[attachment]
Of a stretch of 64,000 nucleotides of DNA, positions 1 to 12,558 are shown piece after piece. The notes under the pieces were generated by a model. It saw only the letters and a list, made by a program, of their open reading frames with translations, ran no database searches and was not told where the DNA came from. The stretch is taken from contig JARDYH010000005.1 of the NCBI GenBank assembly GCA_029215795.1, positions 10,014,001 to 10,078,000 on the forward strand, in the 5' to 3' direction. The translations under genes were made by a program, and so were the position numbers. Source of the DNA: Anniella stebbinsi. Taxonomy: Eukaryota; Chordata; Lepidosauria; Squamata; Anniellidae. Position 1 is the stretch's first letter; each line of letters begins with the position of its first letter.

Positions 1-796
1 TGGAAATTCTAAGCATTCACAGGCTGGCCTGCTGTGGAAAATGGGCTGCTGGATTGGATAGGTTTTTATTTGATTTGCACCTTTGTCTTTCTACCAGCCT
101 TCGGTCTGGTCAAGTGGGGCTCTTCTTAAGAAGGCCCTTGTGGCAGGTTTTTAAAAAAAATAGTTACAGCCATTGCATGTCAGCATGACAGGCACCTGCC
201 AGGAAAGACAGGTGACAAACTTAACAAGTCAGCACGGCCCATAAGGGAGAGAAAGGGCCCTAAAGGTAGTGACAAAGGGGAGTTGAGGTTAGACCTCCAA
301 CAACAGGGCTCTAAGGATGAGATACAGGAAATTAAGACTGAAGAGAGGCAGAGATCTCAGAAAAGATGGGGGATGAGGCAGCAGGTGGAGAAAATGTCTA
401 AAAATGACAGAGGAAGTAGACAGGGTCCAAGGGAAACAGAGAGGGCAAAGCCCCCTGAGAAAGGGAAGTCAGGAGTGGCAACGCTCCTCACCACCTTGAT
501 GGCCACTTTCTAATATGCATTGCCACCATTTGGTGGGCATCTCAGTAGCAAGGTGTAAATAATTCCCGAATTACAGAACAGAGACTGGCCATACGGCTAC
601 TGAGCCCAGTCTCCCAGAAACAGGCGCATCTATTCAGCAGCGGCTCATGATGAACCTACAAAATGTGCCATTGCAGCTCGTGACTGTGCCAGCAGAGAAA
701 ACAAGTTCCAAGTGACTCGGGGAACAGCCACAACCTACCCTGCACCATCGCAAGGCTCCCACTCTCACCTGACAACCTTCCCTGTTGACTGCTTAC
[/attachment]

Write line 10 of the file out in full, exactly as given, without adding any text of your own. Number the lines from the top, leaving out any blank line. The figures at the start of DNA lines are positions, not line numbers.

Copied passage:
701 ACAAGTTCCAAGTGACTCGGGGAACAGCCACAACCTACCCTGCACCATCGCAAGGCTCCCACTCTCACCTGACAACCTTCCCTGTTGACTGCTTAC